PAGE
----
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Featured Applications | Archive

New method for studying the efficiency of quantum dot luminescence

Keywords: Nanotechnology, Nanophotonics, Quantum Dots, Silicon Nanocrystals, Microspectroscopy

“Our optimized method to study internal quantum yield of thin-layer materials at variable temperatures… is broadly applicable to various light-emitting nanostructured materials.”

Jan Valenta et al.

Advances in silicon-based optoelectronics rely on the optimization of quantum dot luminescence. To this end, silicon nanocrystals (SiNC) embedded in silicon dioxide (SiO2) provide high photoluminescence (PL) quantum yield (QY), on the order of 20%, which is size tunable in the orange to near-infrared (NIR) spectral regions. Such quality can potentially be leveraged to provide photon conversion in lighting and photovoltaic devices.

A multidisciplinary scientific team comprising researchers from the Czech Republic, Germany, Australia, and Russia has now performed a comprehensive study of both the external and the internal luminescence quantum yield (EQY and IQY, respectively) of SiNC/SiO2 multilayers. The team’s recent work appears in Scientific Reports 9, Article 11214 (2019) and was supported by the bilateral Czech-German DFG-GACR project 16-09745 J and ZA 191/36-1. Read more

Spearheaded by scientists at Charles University (Prague, Czech Republic) and the University of Freiburg (Freiburg im Breisgau, Germany), the study reveals high efficiency of luminescence from SiNC in oxide matrix in the NIR spectral region. A cryogenically cooled back-thinned CCD camera from Teledyne Princeton Instruments afforded sensitivity from ~350 nm to ~1100 nm, whereas the use of a NIRvana InGaAs camera extended detection capabilities well into the NIR / NIR-II range (~950 nm to ~1640 nm).

The researchers investigated thin layers of SiNC in oxide matrix with optimized parameters (SiNC sizes: ~4.5 nm; SiO2 barrier thickness: 3 nm). These materials, which were fabricated via plasma-enhanced chemical vapor deposition, revealed EQY close to 50% — near the best chemically synthetized colloidal SiNC. The IQY was determined utilizing the Purcell effect (i.e., modifying radiative decay rate by the proximity of a high-index medium in a special wedge-shape sample).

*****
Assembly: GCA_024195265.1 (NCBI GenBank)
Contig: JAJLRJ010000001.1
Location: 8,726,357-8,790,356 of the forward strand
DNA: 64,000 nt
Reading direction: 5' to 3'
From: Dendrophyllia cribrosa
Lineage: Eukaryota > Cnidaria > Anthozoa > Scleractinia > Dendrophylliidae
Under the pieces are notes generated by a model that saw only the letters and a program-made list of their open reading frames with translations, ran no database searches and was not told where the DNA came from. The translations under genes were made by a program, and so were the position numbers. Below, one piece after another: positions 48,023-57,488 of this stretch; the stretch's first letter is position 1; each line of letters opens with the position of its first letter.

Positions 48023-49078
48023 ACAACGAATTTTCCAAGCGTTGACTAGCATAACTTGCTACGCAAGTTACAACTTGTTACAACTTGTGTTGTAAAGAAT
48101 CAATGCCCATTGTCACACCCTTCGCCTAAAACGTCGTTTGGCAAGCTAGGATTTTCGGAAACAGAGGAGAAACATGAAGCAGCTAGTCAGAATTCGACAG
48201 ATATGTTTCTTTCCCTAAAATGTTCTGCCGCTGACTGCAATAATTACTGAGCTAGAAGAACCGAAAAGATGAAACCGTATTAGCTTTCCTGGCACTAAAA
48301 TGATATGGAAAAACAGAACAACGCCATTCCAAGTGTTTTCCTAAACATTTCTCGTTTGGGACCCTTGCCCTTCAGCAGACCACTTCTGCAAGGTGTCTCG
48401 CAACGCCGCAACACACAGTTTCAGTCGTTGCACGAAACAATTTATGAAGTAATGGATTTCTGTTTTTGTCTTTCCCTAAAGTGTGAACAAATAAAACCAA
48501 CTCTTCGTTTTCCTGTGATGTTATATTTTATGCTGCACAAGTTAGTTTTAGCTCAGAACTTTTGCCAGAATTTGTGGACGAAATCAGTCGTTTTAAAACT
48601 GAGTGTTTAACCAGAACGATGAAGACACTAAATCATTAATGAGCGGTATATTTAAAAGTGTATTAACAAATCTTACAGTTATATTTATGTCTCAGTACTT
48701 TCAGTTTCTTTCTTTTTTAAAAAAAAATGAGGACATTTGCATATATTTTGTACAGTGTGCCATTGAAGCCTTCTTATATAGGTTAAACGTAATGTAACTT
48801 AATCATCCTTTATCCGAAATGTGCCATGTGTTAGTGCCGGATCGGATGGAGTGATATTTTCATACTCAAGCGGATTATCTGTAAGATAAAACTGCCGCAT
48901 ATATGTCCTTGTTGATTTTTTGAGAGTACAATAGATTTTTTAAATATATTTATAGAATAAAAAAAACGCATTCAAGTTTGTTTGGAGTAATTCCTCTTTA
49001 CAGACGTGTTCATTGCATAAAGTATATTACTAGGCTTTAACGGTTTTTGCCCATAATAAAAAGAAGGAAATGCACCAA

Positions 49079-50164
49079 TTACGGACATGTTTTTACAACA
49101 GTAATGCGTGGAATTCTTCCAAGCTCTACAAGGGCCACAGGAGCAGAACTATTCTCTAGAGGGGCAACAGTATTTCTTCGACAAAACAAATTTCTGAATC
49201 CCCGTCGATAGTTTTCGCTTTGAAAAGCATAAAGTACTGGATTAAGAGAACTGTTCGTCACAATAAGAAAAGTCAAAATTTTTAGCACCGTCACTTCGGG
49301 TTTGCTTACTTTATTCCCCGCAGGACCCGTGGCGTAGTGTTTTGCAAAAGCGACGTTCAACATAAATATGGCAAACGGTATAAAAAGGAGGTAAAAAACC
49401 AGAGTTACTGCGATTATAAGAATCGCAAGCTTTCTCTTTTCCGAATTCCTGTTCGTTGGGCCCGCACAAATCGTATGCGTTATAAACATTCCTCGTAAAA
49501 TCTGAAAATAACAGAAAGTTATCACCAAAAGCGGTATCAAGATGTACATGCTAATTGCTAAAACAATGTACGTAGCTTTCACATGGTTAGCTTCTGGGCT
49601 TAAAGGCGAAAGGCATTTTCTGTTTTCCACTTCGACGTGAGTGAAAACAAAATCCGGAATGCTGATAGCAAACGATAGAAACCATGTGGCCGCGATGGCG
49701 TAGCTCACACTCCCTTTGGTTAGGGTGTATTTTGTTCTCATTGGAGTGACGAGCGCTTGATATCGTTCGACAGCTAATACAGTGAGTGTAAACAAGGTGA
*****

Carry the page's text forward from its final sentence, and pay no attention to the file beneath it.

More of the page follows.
For the first time, the team notes, these experiments have been performed at variable temperatures. They go on to explain that the complete optical characterization and knowledge of both the IQY and the EQY allowed them to estimate the spectral distribution of the dark and bright nanocrystal populations within the SiNC ensemble.

Their work shows that silicon nanocrystals emitting at ~1.2 eV to ~1.3 eV are mostly bright, with IQY reaching 80% at room temperature and being reduced by thermally activated non-radiative processes. Below 100 K, the IQY approaches 100%.

The researchers posit that thin silicon nanocrystal multilayers may find application as stable and efficient NIR-luminescing layers with large Stokes shift, citing as an example the recent application of SiNC ML for advanced calibration of a two-detector microspectroscopy setup. They add that their optimized method for studying the internal quantum yield of thin-layer materials at variable temperatures employing the Purcell effect is not restricted to the SiNC ML. Read less

 

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New immersion metalens for imaging quantum emitters

Keywords: Quantum Research, NV centers in Diamond, Material Science, Quantum Emitters